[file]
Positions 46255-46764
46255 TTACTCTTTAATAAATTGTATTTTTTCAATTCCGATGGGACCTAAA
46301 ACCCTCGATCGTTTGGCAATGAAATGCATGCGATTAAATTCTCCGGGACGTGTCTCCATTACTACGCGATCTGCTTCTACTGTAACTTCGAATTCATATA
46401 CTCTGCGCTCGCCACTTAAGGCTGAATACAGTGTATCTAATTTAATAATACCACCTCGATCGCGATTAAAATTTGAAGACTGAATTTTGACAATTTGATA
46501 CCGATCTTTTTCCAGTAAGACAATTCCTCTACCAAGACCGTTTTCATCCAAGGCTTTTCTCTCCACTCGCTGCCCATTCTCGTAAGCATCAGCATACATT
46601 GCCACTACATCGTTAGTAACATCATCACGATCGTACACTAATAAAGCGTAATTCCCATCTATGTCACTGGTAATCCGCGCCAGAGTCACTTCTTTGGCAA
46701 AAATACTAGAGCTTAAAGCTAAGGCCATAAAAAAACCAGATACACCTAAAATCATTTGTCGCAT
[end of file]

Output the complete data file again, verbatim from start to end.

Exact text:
Positions 46255-46764
46255 TTACTCTTTAATAAATTGTATTTTTTCAATTCCGATGGGACCTAAA
46301 ACCCTCGATCGTTTGGCAATGAAATGCATGCGATTAAATTCTCCGGGACGTGTCTCCATTACTACGCGATCTGCTTCTACTGTAACTTCGAATTCATATA
46401 CTCTGCGCTCGCCACTTAAGGCTGAATACAGTGTATCTAATTTAATAATACCACCTCGATCGCGATTAAAATTTGAAGACTGAATTTTGACAATTTGATA
46501 CCGATCTTTTTCCAGTAAGACAATTCCTCTACCAAGACCGTTTTCATCCAAGGCTTTTCTCTCCACTCGCTGCCCATTCTCGTAAGCATCAGCATACATT
46601 GCCACTACATCGTTAGTAACATCATCACGATCGTACACTAATAAAGCGTAATTCCCATCTATGTCACTGGTAATCCGCGCCAGAGTCACTTCTTTGGCAA
46701 AAATACTAGAGCTTAAAGCTAAGGCCATAAAAAAACCAGATACACCTAAAATCATTTGTCGCAT